Global in Outlook, Local in Attitude

In December 2018, I began my 21-hour journey from Boston to Singapore to embark on a two-year international assignment. Until this point, my career had been built on corporate communications roles, working at my company’s U.S. headquarters.

In my new role, I would be responsible for building the company’s reputation through digital media in Asia Pacific (APAC), including Australia, China, India, Indonesia, Japan, Korea, Malaysia, The Philippines, Singapore, Taiwan, Thailand and Vietnam.

In APAC, I spent a lot of time listening and learning to get a full understanding of the current online activities that were either diluting, damaging or improving the company’s reputation in each country. From there, it was my job to identify how to harmonize digital content creation and optimize social media channels to drive consistency in alignment with global brand principles.  

This experience has changed the way I view communications in three ways:

One size does not fit all.

When it comes to building a strong reputation, quality and credibility are critical – and those are only established through consistency. However, consistency is a big challenge in a global organization working across varying digital channels. At the global level of the organization, brand principles exist to inform all marketing, sales, and communications teams on how to represent the corporate brand to external stakeholders.

These principles are designed to drive consistency. However, adopting these verbatim in every country may not drive the desired results for local teams. Instead, it is necessary to strike a balance, by using brand principles as the basis in all content creation, while localizing the language, tone of voice or relevance to local culture. Ultimately, local customization is as important as global oversight when it comes to reputation and branding.

Leverage local channels

Some countries in APAC have unique messaging or social media apps specific to that country, like China’s WeChat, Japan’s Line or Korea’s KakaoTalk. In order to understand these tools better, I started to use them personally to communicate with colleagues.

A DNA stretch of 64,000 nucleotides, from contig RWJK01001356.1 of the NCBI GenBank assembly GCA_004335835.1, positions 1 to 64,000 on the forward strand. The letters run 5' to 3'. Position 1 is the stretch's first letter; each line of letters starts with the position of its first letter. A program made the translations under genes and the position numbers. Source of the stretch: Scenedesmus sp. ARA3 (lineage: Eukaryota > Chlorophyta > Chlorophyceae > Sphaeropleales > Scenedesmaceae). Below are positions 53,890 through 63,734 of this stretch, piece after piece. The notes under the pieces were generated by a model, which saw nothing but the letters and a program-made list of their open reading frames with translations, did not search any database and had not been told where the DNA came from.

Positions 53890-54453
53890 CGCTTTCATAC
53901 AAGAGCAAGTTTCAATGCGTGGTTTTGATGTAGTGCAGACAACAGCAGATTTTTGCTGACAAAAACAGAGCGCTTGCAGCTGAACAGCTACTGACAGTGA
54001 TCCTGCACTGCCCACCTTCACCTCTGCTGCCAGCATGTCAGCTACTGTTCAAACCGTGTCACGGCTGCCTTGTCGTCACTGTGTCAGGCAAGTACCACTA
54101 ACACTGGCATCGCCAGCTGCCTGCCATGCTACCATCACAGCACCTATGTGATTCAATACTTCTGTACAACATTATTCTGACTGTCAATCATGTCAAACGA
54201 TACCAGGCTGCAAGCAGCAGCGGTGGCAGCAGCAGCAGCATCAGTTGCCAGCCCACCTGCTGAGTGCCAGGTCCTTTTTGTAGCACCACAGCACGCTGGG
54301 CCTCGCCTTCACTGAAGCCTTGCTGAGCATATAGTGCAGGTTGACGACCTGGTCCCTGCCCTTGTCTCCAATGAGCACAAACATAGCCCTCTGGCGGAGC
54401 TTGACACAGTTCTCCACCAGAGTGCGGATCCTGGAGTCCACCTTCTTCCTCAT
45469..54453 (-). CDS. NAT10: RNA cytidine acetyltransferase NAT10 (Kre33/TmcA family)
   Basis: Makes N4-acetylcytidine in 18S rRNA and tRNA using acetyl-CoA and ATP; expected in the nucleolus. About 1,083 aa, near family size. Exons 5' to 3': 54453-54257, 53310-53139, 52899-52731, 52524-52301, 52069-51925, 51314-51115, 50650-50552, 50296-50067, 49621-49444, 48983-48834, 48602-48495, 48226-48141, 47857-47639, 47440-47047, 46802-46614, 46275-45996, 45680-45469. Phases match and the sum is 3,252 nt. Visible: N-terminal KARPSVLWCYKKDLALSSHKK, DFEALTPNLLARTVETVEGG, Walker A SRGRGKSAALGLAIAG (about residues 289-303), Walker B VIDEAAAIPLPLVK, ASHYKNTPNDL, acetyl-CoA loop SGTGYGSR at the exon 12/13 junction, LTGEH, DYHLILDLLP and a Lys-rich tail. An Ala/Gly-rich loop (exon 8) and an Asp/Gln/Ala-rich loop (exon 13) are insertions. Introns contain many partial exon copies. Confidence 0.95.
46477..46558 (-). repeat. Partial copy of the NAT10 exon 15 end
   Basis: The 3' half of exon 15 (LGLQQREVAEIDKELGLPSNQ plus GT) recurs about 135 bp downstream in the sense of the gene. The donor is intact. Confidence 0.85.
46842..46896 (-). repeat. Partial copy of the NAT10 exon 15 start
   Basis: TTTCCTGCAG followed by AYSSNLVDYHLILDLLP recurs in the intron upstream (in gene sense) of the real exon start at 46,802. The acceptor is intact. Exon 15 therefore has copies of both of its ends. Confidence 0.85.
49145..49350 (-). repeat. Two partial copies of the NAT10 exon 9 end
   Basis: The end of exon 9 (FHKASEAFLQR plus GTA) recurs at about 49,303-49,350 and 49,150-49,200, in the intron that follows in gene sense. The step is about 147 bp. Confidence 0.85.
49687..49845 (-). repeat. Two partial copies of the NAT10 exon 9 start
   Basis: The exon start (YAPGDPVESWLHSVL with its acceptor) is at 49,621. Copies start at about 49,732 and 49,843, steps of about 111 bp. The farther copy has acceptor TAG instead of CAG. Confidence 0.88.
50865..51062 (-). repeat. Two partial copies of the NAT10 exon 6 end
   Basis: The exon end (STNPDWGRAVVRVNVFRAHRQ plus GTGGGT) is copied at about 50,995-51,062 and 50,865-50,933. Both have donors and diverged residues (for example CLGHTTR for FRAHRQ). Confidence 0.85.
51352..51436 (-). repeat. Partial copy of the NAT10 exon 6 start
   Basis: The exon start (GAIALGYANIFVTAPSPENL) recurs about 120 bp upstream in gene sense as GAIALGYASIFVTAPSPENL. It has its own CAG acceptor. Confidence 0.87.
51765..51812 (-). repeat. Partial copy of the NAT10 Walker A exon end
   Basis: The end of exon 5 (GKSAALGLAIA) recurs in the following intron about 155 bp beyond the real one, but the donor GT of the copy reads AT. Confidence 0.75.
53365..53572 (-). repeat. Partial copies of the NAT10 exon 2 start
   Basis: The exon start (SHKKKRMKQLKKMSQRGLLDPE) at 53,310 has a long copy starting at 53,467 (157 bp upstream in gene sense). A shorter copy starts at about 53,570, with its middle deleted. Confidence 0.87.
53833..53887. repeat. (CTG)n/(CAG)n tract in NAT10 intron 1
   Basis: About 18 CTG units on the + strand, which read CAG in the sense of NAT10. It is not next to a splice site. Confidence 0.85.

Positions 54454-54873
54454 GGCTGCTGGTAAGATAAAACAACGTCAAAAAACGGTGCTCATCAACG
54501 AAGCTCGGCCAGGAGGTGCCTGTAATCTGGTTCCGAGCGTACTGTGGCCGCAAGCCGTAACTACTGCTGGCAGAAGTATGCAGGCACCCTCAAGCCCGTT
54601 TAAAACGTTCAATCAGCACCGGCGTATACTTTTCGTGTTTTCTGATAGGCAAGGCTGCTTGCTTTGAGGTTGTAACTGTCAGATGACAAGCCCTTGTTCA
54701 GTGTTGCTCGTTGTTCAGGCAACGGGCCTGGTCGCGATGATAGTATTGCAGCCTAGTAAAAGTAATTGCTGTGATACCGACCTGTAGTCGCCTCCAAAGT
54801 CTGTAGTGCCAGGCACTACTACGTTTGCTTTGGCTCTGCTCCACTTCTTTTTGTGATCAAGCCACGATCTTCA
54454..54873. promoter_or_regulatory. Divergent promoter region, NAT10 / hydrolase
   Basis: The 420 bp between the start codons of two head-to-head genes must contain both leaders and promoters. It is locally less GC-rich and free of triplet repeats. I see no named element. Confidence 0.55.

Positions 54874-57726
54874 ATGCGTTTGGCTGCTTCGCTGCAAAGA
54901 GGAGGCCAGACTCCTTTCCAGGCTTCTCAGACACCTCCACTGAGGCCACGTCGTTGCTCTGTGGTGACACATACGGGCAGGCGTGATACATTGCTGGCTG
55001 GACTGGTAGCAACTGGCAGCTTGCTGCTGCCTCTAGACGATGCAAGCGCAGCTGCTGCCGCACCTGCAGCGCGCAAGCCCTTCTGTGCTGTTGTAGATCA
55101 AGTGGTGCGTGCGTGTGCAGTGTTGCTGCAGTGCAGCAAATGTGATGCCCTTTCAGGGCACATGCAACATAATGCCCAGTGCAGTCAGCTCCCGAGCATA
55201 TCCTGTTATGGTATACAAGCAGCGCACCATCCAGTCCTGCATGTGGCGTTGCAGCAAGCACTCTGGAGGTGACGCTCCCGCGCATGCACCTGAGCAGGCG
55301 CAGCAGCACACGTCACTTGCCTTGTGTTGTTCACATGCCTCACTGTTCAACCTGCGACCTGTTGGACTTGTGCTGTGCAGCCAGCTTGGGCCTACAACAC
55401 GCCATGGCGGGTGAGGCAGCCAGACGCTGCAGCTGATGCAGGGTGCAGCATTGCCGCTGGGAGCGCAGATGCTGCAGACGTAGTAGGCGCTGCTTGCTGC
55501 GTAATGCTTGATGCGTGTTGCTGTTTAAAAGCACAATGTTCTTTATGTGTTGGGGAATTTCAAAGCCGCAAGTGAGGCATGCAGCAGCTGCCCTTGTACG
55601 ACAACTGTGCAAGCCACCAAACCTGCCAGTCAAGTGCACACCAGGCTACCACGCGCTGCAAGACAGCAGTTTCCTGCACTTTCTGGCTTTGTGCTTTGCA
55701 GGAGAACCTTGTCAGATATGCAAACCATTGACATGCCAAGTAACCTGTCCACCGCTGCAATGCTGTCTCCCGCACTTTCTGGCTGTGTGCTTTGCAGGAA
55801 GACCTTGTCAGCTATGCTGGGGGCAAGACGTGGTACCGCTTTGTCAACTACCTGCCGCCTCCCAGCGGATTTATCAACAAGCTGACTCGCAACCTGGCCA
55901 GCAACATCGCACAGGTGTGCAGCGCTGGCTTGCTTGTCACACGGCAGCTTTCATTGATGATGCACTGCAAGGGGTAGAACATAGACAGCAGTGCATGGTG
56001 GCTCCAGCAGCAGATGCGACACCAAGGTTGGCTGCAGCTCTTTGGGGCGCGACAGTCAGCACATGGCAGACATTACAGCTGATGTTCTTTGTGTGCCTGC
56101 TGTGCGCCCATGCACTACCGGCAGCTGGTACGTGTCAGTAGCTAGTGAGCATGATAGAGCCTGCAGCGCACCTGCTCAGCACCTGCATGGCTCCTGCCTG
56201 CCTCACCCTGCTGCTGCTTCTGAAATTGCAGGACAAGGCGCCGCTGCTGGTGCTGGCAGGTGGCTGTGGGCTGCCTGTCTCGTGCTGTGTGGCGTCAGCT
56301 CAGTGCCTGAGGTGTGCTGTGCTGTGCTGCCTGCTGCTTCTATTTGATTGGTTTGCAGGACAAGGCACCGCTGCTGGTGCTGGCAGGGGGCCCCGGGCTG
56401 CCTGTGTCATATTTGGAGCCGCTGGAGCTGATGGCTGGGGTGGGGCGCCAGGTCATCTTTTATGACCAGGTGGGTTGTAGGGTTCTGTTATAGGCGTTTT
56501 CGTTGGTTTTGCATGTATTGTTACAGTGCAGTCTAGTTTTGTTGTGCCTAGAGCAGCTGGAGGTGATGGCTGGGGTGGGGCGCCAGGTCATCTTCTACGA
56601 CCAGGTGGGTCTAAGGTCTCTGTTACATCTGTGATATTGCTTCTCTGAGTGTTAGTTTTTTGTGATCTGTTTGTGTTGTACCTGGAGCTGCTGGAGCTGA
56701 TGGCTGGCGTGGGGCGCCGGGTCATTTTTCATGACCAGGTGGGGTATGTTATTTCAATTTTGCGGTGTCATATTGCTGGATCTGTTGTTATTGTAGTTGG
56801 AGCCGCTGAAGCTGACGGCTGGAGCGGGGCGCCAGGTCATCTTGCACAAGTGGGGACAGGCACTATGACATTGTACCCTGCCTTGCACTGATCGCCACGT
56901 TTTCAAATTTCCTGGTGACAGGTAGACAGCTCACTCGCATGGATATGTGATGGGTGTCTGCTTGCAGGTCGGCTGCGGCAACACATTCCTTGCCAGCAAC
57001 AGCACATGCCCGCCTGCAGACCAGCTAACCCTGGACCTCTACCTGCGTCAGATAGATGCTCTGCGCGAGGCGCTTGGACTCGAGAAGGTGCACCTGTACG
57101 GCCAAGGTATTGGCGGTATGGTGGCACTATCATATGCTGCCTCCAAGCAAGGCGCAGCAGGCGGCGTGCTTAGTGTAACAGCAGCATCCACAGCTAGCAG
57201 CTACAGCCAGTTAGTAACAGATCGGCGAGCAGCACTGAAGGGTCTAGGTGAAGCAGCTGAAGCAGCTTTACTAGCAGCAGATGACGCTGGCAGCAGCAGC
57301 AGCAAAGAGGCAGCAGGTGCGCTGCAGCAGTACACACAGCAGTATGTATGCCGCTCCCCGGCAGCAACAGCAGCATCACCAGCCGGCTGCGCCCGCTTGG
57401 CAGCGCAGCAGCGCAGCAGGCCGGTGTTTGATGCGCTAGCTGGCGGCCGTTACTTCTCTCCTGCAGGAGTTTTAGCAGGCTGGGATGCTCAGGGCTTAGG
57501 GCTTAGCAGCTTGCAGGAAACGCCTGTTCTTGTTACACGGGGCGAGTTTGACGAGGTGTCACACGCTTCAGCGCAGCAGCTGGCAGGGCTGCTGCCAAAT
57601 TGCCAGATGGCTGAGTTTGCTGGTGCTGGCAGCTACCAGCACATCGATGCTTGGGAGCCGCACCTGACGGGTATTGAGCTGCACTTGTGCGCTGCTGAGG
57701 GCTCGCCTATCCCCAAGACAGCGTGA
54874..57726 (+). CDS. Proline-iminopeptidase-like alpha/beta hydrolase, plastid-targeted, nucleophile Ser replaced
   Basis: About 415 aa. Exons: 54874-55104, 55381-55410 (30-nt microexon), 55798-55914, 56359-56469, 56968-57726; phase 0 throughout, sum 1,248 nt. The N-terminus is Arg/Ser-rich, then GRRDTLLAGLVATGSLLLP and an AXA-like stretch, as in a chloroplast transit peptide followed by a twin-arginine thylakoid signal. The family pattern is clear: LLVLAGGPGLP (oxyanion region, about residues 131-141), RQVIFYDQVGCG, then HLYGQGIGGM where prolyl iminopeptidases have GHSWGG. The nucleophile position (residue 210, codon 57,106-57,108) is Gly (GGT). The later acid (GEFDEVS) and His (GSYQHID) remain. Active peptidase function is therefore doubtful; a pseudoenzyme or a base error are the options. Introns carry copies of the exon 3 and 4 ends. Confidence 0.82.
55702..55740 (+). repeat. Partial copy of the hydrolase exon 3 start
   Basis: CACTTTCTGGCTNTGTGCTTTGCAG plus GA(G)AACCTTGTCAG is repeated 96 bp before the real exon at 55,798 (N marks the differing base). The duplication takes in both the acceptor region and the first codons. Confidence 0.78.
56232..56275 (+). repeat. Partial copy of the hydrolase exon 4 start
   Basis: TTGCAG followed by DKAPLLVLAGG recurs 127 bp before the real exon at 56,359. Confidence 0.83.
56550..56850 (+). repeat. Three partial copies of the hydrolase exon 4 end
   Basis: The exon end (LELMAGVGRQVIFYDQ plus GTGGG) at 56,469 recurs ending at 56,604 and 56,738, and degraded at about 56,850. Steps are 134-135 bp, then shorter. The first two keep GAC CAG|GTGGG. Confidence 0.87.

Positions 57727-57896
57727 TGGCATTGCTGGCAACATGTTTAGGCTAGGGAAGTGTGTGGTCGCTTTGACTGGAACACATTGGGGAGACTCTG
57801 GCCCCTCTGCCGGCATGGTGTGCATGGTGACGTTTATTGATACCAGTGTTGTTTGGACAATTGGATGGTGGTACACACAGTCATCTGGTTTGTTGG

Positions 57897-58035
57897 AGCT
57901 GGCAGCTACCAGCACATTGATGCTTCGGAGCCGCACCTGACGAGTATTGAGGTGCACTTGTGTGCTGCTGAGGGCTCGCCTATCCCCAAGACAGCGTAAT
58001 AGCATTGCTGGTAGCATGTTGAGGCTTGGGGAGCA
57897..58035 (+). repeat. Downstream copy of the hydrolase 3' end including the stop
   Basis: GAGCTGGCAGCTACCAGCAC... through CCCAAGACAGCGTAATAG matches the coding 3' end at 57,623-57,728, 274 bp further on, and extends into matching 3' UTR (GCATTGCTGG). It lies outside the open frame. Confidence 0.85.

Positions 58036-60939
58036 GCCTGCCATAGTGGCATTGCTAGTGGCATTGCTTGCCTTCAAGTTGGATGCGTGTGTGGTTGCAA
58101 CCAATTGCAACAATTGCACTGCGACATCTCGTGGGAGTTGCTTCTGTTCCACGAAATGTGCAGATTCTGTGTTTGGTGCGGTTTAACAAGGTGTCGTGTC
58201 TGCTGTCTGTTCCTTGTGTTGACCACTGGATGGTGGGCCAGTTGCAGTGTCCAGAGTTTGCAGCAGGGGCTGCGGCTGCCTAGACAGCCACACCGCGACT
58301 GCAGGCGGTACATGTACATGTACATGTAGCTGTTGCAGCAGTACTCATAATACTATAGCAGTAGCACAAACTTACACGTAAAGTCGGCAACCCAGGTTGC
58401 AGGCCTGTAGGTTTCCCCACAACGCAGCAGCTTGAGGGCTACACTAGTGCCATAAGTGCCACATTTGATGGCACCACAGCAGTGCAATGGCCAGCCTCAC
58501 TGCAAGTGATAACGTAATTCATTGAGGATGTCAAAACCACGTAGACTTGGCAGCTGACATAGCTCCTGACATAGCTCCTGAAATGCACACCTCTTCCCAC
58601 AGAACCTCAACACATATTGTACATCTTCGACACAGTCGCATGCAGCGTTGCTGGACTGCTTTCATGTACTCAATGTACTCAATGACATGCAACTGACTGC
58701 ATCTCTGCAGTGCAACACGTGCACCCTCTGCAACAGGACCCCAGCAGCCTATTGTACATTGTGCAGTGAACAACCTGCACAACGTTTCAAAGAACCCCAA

Using the apps actually helped give me a deeper understanding of the cultures and communication behaviors. From internal to external communication plans, we were able to expand our channel strategy to meet the audience on their preferred app. This created additional work in translating and restructuring content, but always resulted in higher engagement with those online communities.

Relationships really do matter.

Relationships are important for any role, especially in APAC. It took me about six months to establish the right network of stakeholders and a common understanding of what we were aiming to achieve. Each country has such unique customs, languages, and communication technologies that it is simply not possible to move work forward without the right people by your side. More notably, having strong relationships helps safeguard changes and inform decisions along the way.

For two years I have been challenged, excited, and curious. Being global in outlook and local in attitude is easier said than done, and it often requires an “on-the-ground” experience to fully comprehend the complexities that exists below the surface.

However, I believe the above learnings are valuable to anyone who is looking to become a more empathetic and effective communications professional.

Posted by Lauryn Granara, Alumna

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